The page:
Four outcomes of the Rosenberg Self-Esteem scale, translated into Turkish by Çuhadaroglu and consisted of 12 outcomes, were administered to all participants (7,8). These sub-headings, including self-esteem, depressive affect, psychosomatic symptoms, and psychosocial isolation, were applied through direct interviews using a questionnaire. Participants with any underlying chronic diseases and under treatment, presenting any genetic disorder, who refused to participate in the study, and who could not read and write Turkish were excluded from the study.

Statistical Analysis

IBM SPSS Statistics 22 (IBM SPSS, Turkey) software was used for statistical analysis. During data analysis, the conformity of the parameters to the normal distribution was evaluated using the Shapiro-Wilks test; and the parameters did not follow normal distribution. Thus, the Mann-Whitney U test was used for the comparison of quantitative data and parameters between two groups as well as descriptive analysis (mean, standard deviation, frequency). Chi-square test, Fisher Freeman Halton test, and continuity (yates) correction were used for qualitative data analysis. The Significance level was set at the p<0.05 level.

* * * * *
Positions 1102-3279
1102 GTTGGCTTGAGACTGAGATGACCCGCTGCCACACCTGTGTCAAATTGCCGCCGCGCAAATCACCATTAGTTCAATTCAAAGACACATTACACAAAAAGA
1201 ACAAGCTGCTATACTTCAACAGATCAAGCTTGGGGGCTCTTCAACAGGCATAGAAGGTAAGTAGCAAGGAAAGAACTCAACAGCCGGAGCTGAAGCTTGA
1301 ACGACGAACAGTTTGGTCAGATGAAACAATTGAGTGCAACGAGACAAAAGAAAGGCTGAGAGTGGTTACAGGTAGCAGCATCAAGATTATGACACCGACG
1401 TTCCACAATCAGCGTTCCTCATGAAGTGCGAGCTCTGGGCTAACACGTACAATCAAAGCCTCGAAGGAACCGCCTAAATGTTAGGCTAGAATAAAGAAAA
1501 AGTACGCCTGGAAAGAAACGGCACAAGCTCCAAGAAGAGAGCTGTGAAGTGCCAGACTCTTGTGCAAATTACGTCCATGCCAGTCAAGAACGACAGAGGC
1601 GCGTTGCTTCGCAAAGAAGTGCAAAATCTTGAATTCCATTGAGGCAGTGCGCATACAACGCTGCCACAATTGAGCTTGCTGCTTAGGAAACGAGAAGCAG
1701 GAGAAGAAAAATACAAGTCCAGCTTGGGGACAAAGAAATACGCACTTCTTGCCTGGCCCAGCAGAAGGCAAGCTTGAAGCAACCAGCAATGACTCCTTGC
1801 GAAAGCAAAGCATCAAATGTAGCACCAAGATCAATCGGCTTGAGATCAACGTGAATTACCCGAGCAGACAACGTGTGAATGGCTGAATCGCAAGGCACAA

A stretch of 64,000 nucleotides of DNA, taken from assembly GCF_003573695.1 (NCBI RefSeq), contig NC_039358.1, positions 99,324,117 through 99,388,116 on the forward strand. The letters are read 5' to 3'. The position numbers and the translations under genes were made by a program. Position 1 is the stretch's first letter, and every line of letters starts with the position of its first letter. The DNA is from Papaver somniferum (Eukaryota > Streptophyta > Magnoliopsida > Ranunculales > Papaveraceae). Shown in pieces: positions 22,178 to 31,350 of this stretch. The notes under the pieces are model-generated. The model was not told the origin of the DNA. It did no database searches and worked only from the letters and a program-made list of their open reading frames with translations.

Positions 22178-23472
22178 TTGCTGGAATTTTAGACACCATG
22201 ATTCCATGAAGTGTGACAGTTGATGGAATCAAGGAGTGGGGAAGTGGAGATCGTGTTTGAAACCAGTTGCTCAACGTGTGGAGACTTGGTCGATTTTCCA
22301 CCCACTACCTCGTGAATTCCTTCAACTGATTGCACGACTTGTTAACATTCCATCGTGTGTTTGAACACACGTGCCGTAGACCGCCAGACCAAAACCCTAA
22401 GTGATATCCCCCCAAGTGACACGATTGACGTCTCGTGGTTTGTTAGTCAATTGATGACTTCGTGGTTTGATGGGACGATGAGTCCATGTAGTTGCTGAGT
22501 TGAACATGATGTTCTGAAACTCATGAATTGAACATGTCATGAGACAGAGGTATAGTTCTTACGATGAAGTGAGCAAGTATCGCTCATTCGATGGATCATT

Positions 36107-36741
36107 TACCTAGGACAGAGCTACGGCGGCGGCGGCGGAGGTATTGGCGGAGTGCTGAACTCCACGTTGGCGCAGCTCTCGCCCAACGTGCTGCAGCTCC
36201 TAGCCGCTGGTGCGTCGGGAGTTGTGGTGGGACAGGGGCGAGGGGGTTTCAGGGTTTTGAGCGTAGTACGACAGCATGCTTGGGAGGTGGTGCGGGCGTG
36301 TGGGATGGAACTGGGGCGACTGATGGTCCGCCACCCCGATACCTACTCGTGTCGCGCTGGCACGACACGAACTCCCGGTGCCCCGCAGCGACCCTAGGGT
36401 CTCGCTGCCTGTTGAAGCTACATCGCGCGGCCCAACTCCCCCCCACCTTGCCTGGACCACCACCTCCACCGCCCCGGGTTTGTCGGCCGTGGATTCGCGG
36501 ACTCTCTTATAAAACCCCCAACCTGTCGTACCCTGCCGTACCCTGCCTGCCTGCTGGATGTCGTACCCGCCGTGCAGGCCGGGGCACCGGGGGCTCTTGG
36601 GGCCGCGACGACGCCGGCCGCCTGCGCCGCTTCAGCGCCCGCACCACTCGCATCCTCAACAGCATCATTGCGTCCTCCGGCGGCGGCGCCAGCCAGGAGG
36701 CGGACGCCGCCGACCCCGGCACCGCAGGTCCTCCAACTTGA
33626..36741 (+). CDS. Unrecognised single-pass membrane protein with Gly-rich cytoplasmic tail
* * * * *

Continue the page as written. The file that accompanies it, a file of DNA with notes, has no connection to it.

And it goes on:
The study included 63 children, 33 (52.4%) girls and 30 (47.6%) boys, aged between 10 and 16 years. The mean and median ages were 13.79±1.17 years, and 14 years respectively. Children were evaluated under two groups as “Obese” (n=33) and “Control” (n=30). There was no statistically significant difference between the groups in terms of mean age and gender distribution (p>0.05).

The score comparison of both groups is illustrated in Table 1. Self-esteem and anxiety scores were significantly different between groups (p<0.05). There was no statistical disparity in terms of social isolation and depression. Even though there was no significant difference with respect to depression, the depression level was higher in the obese group.